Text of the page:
The Starry Night, 236

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Giving Barnard His Due

11/20/2022. On the previous page
I went on about William Frederick Denning. Edward Emerson Barnard did not come off particularly well, which is a shame because E.E. Barnard, a Nashville photographer turned California astronomer, was a wonderful observer. To pick a few examples: he made the last visual discovery of a planet or moon in the solar system (Amalthea, Jupiter V); his photographs of dark nebulae revolutionized astronomy's understanding of the extraordinary prevalence of soot, dust, and gas wafting around in the heavens unlit; he discovered comets and several new nebulae. Among that last category is a tiny, brilliant, damn-near-invisible cloud tucked into the Pleiades adjacent the star Merope.

In "On the Nebulosities of the Pleiades and on a New Merope Nebula," E. E. Barnard described the bauble that would become IC 349 in Dreyer's Index Catalog. (The original paper is linked down below, but I want to maunder on about it some more first.) Here are the Pleiades and their associated nebulosity -- Tennyson's swarm of fireflies caught in a silver braid. The Pleiades is a young cluster of bright stars which has wandered into an otherwise dark cloud of dust and gas in Taurus:


Four, maybe five of the Seven Sisters
150x60s L, 20x180s R, 20x180s B, synthesized G
Make it big; you know you want to.

The star at the bottom of that photo is Merope, a "blue-white subgiant" almost 1,000x as bright as the Sun with a surface so hot that much of the light it emits is blue, violet, and ultraviolet. A broad fan of light, slightly redder than the rest of the Pleiades nebulosity, extends southward and is easily picked up in binoculars or a widefield eyepiece. That is not what modern-day observers refer to as the Merope Nebula though it is sometimes still called that. Here's a photo which shows off Barnard's Merope Nebula overlayed at the same scale:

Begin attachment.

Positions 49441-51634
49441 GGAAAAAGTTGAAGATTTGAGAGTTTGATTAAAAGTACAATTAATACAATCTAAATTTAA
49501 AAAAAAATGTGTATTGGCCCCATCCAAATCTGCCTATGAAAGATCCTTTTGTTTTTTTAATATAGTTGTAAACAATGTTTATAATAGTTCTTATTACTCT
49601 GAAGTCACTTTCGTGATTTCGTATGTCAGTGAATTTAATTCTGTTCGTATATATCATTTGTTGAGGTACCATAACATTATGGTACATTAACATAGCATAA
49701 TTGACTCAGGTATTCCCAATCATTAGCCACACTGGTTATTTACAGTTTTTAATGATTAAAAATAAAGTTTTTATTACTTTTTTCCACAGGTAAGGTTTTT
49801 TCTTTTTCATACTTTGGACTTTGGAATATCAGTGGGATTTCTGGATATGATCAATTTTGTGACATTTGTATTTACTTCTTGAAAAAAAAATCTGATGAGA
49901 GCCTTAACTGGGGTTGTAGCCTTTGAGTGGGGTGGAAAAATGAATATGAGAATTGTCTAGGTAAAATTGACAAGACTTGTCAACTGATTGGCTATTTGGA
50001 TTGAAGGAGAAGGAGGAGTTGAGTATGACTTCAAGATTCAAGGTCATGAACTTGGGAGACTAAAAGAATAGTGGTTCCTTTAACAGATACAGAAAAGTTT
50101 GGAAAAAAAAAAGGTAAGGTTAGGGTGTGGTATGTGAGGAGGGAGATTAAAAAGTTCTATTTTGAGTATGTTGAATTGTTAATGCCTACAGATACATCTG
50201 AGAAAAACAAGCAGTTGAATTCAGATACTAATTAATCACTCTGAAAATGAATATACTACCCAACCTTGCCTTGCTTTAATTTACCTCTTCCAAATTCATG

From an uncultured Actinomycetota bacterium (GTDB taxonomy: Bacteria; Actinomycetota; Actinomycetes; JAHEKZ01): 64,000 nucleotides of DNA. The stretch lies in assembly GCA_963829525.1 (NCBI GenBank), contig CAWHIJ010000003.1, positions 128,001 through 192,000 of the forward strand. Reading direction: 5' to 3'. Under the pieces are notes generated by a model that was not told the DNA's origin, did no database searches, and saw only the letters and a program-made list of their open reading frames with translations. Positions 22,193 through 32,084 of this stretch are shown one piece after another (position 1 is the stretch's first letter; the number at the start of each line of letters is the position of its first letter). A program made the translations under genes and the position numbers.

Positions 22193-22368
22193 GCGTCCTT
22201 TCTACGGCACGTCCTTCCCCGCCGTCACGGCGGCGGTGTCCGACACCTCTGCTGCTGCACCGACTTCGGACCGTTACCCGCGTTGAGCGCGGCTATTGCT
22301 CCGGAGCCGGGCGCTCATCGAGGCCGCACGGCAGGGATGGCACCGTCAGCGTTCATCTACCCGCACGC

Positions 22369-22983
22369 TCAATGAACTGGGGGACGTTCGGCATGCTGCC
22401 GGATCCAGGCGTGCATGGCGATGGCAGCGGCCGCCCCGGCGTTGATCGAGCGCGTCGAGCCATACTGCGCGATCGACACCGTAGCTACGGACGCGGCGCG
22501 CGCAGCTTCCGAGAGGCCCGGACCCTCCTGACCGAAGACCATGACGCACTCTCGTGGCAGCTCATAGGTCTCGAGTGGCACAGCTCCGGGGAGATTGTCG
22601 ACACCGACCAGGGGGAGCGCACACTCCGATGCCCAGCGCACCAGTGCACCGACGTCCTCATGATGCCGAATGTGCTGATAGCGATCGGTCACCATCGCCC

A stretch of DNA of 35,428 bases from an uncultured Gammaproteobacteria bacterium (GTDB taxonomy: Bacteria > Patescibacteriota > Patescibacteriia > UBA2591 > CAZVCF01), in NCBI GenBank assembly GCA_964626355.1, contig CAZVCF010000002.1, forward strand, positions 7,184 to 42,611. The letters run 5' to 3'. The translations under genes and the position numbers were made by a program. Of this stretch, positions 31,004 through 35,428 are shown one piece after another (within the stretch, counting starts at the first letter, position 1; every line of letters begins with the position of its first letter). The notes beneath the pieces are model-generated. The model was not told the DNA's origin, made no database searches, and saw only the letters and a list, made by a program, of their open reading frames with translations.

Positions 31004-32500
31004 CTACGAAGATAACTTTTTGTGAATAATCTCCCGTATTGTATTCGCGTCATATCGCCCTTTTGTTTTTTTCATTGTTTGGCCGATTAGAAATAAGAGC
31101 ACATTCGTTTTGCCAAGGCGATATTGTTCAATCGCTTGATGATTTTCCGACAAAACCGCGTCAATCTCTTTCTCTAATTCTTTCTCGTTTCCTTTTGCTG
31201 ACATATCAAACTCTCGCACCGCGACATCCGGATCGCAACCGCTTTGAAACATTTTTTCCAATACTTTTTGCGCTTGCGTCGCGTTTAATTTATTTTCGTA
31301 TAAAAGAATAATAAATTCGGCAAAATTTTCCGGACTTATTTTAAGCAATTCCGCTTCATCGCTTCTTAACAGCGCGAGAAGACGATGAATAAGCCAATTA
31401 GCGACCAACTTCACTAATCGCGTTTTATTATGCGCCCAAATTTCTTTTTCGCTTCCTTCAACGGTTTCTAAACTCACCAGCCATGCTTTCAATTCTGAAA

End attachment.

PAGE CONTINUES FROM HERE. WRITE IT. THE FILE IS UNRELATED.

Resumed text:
The inset is 500 x 10s exposures in L.
If you don't make it big, you won't see a thing (and even if you do, you won't see much).


Here, enlarged several times from the original scale, is a closer view of Merope and the nebula Barnard discovered in 1890:


500 x 10s exposures in L. I made a radial mask by spinning Merope and
used that to nullify the glare of the star to help reveal the nebula. CompSci rocks.


Barnard began his announcement by surveying some of the streaks of nebulosity shown in contemporary photographs by "the Henry Brothers and Mr. Roberts, etc." describing their appearance through Lick Observatory's 36-inch Alvan Clark refractor. When he comes to Merope, he writes, "The large diffused Merope Nebula, which was orignally discovered by [Ernst Wilhelm Leberecht] Temple in 1859, was seen as a hazy glow although the field was only 5 minutes in diameter... On Nov. 14 while examing [sic] the cluster, I discovered a new and comparatively bright round cometary nebula close south and following Merope, every precaution was taken to prove that it was not a ghost of Merope by examining the other stars of the group under the same conditions. I have since seen it several times and on Dec. 8th I could see it with some difficulty in the 12inch by occulting Merope with a wire in the eyepiece. With the great telescope the nebula can be seen fairly well with Merope in the field and is conspicuous when the star is placed just outside the north edge of the field. It is about 30 seconds in diameter, of the 13th magnitude, gradually brighter in the middle, and very cometary in appearance. It was examined with powers of 300, 520, and 1500 with all of which it was comparatively easy. Mt. Hamilton 1890 Dec 10."